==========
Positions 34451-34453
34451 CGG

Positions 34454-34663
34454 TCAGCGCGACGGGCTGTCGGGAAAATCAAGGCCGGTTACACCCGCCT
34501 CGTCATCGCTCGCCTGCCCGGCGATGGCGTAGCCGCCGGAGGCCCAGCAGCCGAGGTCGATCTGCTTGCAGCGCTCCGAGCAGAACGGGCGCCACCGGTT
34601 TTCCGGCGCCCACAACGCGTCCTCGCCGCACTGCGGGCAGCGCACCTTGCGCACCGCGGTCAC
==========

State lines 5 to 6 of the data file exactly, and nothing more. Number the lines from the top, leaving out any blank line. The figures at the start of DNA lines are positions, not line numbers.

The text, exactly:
34501 CGTCATCGCTCGCCTGCCCGGCGATGGCGTAGCCGCCGGAGGCCCAGCAGCCGAGGTCGATCTGCTTGCAGCGCTCCGAGCAGAACGGGCGCCACCGGTT
34601 TTCCGGCGCCCACAACGCGTCCTCGCCGCACTGCGGGCAGCGCACCTTGCGCACCGCGGTCAC